UrbanOutfittersUrban Outfitters' target customers might be married to their phones – but it’s more of an open relationship than one might think.

“The attention deficit disorder in the population we’re trying to serve is the highest of any business I’ve worked at,” said Jim Davis, the apparel retailer's director of CRM and interactive marketing.

“The question is always, ‘What’s next? How do we wow you now?’ But if we weren't also serving up analog experiences like in-store concerts or record signings, I don’t know if our business would be as successful as it is right now,” he said.

Urban Outfitters considers itself a “lifestyle brand.” As such, its mostly millennial consumer base expects a perfectly blended omnichannel experience that uses digital to encourage offline interaction with the brand and vice versa.

But mobile is arguably one of the most vital ingredients in that mix, which means that targeting – and timing – is everything. Urban Outfitters works with app automation company Appboy to optimize delivery of its push messaging, email and in-app notifications based on when a user is most likely to be in a responsive mood.

“You need to understand where your user is and what they want to do right now vs. two hours from now, because in two hours you’re going to need a different message,” said Mark Ghermezian, CEO and founder of Appboy, whose client list also includes Gannett, Microsoft and Samsung.

To do that, Urban rolls up its sleeves on data collection. Consumers who download the Urban Outfitters app become part of Urban On, the brand’s loyalty program. Users are required to provide an email address and are encouraged, but don’t have to, specify their gender.


Yieldmo: ‘We’re A Content Ad Company. It’s A New Animal’

YieldmoIt’s clear what makes a bad mobile ad – desktop banners scrunched down to smartphone size or disruptive interstitials with tiny, seemingly invisible Xs.

That’s the kind of thing mobile ad startup Yieldmo is on a mission to eradicate.

“We’re sitting at the intersection of ad-tech and design,” said [x+1] and Rocket Fuel vet Eric Simon, Yieldmo’s EVP and GM of operations. “The mobile industry is powered by the banner – and we’re totally against that. We build beautiful mobile ad units. That’s the vehicle that we’re using for monetization.”

Company CEO and former Quigo chief Mike Yavonditte put it a bit more colorfully: “We’re what would happen if a deeply technical company joined together with the Disney Imagineering team.”

Yieldmo, which calls itself a private mobile marketplace for premium publishers, approaches advertising from an optimization perspective. The company serves roughly 6 billion ads a month and maintains direct relationships with about 100 premier publishers, including CNN, Meredith, US Weekly, Rolling Stone, Reuters, Univision, Forbes and CBS Local.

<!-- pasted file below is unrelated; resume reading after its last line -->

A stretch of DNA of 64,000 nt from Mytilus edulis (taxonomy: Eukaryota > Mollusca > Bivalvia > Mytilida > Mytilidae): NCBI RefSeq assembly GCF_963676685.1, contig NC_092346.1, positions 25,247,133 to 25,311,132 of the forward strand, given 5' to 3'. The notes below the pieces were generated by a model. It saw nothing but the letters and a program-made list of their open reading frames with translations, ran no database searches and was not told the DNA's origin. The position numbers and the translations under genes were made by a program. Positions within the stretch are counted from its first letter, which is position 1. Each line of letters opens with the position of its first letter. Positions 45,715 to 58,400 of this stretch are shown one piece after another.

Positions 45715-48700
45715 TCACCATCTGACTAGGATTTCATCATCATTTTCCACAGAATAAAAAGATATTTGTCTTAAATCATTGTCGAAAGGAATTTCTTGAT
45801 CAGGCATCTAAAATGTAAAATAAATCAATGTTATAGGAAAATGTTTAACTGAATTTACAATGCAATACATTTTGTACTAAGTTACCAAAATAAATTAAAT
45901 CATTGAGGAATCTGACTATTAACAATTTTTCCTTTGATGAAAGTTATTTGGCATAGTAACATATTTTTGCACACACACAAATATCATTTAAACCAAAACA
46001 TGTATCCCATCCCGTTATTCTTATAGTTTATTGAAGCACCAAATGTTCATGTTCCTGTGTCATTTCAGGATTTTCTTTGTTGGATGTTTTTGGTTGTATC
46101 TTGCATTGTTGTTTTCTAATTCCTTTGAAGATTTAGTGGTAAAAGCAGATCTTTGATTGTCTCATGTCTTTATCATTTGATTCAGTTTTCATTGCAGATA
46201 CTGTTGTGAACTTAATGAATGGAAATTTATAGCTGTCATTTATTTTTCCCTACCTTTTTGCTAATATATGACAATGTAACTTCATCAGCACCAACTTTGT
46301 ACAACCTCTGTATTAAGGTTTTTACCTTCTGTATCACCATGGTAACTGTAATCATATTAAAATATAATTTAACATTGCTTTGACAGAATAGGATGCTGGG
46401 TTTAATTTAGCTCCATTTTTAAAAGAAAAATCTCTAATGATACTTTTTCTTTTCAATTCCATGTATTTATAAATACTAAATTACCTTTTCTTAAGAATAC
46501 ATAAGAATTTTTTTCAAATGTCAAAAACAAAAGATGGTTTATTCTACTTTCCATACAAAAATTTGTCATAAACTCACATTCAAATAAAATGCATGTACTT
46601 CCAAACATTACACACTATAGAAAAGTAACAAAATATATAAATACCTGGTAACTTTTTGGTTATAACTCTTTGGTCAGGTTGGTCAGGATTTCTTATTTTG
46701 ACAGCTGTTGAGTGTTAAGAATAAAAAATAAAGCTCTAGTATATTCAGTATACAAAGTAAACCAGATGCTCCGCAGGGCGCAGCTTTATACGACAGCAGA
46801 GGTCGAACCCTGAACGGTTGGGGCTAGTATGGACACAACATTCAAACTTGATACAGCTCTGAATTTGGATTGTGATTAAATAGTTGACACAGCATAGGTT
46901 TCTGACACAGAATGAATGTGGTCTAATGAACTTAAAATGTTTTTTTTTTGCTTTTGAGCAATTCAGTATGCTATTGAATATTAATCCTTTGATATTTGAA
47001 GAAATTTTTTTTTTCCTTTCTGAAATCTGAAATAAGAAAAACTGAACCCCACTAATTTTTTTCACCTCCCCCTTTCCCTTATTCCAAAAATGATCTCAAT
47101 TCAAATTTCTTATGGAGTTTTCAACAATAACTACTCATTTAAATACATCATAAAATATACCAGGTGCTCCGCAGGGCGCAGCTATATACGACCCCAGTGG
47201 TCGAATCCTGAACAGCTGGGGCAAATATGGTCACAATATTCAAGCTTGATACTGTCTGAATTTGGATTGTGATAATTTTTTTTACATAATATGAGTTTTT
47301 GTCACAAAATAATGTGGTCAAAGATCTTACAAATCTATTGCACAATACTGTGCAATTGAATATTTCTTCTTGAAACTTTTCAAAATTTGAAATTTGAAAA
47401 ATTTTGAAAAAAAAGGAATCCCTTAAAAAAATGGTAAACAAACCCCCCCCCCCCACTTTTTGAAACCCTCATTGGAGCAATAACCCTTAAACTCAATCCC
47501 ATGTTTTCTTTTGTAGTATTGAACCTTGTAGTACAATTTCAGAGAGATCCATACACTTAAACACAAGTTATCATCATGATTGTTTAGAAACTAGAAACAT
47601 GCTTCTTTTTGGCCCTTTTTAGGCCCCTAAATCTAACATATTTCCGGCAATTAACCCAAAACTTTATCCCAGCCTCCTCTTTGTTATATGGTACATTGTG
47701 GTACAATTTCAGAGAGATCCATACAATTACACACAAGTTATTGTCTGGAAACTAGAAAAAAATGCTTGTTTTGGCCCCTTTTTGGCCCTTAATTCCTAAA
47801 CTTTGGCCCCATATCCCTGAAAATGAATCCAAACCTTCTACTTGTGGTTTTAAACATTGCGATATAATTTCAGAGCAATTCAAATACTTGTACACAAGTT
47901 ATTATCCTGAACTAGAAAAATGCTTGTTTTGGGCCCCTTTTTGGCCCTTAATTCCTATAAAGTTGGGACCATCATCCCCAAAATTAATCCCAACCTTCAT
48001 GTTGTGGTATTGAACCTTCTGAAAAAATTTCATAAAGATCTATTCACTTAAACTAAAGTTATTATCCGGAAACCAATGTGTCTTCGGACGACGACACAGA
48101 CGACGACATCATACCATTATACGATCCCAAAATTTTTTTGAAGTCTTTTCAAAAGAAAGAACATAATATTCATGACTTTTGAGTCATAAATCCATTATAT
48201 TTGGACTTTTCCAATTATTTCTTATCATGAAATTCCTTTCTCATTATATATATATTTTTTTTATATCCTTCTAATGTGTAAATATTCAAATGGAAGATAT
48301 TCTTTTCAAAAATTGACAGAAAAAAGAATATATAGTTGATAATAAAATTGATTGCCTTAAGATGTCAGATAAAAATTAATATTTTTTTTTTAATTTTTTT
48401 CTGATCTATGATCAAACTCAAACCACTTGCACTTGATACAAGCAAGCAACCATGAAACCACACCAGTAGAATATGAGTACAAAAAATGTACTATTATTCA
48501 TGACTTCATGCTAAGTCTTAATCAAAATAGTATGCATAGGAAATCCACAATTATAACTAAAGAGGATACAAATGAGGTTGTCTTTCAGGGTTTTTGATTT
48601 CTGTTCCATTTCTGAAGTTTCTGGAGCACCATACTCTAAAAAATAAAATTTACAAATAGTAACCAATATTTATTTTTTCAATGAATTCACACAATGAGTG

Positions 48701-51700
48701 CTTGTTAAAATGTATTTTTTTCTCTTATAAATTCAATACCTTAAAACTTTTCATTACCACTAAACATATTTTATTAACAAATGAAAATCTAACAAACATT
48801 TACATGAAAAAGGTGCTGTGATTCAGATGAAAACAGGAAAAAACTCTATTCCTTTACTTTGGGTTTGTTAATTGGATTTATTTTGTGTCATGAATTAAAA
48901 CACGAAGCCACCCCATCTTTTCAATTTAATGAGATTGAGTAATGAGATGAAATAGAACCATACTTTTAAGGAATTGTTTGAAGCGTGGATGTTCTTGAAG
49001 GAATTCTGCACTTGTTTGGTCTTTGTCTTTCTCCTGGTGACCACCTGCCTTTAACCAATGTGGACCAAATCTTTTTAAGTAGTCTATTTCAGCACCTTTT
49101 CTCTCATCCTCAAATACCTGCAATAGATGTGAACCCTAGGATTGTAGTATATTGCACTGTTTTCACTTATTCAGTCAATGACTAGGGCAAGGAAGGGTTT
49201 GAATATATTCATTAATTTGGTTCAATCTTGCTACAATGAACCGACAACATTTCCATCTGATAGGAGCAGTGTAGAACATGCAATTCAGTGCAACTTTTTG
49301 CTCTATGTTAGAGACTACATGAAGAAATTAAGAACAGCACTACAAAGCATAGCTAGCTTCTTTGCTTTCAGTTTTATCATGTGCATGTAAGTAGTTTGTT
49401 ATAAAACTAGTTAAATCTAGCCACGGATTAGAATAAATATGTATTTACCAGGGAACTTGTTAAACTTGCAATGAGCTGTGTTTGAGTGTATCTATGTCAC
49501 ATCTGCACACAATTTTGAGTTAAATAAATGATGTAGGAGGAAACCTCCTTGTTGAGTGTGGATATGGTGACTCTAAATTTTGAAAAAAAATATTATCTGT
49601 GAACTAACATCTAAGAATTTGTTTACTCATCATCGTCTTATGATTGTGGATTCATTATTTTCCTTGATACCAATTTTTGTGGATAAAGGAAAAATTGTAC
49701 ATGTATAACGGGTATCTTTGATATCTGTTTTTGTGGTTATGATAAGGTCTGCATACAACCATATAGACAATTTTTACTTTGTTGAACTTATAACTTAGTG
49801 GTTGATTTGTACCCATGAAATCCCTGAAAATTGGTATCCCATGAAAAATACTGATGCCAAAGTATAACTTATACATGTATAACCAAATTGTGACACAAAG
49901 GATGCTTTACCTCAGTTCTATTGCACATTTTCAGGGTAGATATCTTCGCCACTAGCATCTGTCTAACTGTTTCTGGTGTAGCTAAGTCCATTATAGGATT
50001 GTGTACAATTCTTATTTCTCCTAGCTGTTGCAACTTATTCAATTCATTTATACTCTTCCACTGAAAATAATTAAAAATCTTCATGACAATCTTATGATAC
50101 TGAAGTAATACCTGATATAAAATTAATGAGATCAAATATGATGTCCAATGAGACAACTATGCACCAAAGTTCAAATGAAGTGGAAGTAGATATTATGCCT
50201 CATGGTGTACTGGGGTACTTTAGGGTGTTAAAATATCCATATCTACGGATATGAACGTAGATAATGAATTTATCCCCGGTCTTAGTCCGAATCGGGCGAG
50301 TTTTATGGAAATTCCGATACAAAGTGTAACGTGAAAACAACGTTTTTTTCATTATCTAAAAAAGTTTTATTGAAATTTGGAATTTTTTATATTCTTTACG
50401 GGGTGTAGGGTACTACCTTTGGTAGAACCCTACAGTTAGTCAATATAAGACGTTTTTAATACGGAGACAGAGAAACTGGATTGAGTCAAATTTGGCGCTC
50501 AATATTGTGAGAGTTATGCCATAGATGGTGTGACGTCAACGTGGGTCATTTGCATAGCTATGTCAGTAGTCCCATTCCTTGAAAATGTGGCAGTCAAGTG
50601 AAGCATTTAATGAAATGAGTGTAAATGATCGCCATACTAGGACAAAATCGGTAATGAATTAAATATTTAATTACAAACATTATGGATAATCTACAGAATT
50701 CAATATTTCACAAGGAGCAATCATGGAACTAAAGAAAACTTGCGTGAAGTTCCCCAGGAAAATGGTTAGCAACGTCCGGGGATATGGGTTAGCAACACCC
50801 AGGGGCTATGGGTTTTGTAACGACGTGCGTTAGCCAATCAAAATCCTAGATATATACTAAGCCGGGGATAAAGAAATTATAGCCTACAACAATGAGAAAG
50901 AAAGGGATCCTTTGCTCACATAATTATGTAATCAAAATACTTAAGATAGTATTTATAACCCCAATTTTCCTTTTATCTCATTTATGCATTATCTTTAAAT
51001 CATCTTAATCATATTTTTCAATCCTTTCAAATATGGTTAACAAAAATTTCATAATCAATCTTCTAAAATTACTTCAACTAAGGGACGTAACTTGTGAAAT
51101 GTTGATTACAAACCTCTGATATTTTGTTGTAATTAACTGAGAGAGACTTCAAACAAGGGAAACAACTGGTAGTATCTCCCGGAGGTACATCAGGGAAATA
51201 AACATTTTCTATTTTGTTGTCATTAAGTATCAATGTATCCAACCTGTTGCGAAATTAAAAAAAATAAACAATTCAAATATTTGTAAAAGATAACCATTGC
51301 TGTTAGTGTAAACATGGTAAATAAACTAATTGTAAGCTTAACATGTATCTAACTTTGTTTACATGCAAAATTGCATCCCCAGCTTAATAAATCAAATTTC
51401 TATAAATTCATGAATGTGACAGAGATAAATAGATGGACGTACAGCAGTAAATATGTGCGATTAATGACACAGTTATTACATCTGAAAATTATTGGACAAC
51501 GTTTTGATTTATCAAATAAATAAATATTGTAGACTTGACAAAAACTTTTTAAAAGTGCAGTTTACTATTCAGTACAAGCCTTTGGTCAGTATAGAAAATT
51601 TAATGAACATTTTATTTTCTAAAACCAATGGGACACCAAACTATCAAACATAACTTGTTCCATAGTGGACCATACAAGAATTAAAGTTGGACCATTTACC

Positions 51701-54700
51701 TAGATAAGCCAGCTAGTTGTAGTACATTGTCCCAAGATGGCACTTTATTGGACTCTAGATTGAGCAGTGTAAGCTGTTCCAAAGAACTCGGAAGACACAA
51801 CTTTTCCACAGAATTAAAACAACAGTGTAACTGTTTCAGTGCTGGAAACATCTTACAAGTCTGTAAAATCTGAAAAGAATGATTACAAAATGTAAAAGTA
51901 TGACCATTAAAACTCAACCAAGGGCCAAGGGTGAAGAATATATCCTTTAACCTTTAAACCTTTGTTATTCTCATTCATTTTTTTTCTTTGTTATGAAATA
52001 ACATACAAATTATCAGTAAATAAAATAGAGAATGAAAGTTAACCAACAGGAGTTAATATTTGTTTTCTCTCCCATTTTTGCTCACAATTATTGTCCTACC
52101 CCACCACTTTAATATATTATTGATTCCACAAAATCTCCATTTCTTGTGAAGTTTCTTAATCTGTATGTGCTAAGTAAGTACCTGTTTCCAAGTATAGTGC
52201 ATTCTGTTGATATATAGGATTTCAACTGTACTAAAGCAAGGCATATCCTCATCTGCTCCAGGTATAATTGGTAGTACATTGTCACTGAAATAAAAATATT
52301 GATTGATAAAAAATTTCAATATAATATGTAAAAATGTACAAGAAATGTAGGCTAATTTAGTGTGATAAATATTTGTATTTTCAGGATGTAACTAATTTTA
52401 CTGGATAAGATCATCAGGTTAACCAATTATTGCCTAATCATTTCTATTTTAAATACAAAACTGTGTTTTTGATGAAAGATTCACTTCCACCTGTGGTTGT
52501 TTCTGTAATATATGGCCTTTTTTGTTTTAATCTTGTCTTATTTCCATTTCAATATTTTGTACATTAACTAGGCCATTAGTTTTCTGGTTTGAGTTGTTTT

An internal ad-format lab thinks up new mobile-specific ad templates and A/B tests the units through Yieldmo’s proprietary exchange. Yieldmo is also in the process of putting the finishing touches on an attribution solution for its clients.


Publishers Clearing House Goes In-House On Mobile Programmatic

PCHDigitalThere are a plethora of reasons why it makes sense for Publishers Clearing House (PCH) to double down on mobile – the biggest one being its ever-growing trove of first-party data.

To that end, PCH Digital, the company’s digital and advertising arm, announced Wednesday that it has acquired mobile programmatic company Plethora Mobile as part of a play to expand its mobile targeting capabilities.

PCH declined to share the financial terms of the deal.

The sweepstakes and direct marketing giant has had mobile firmly on the mind since 2012 when it acquired mobile marketing and lead-gen company Liquid Wireless.

“Liquid was acquired at a point in PCH’s life cycle when they were starting to recognize that their consumer base was making a major move to mobile devices and engaging with the brand across multiple screens,” said Steve Bagdasarian, GM of Liquid, a PCH company, which now forms the core of what he called “PCH’s multiscreen ad stack.”

“Now, with Plethora on board, we can better leverage segmentation and targeting as we extend into the mobile marketplace,” Bagdasarian said. “The next step is all about scale from a cross-platform perspective.”


YouAppi Tool Aims To Help Devs Avoid Useless Users

YouAppiIf your KPI is LTV, then you need to pay attention to more than just CPA.

And now in English: If an advertiser is looking to acquire users with high lifetime value, quantity without quality is money down the drain.

“Advertisers are willing to pay high prices to retain good users – it’s actually amazing how much they will pay – but in many cases they’re spending that money to acquire irrelevant users,” said Moshe Vaknin, CEO of app distribution company YouAppi, which released a mobile customer acquisition tool on Wednesday aimed at post-conversion performance.

Dubbed OneRun, the tool enables advertisers to track user behavior and build targeted user acquisition plans. YouAppi’s algorithm ingests 25 data points, including basic demographic information (age and gender), as well as location, keywords, interactions, intent, downloads and transactions.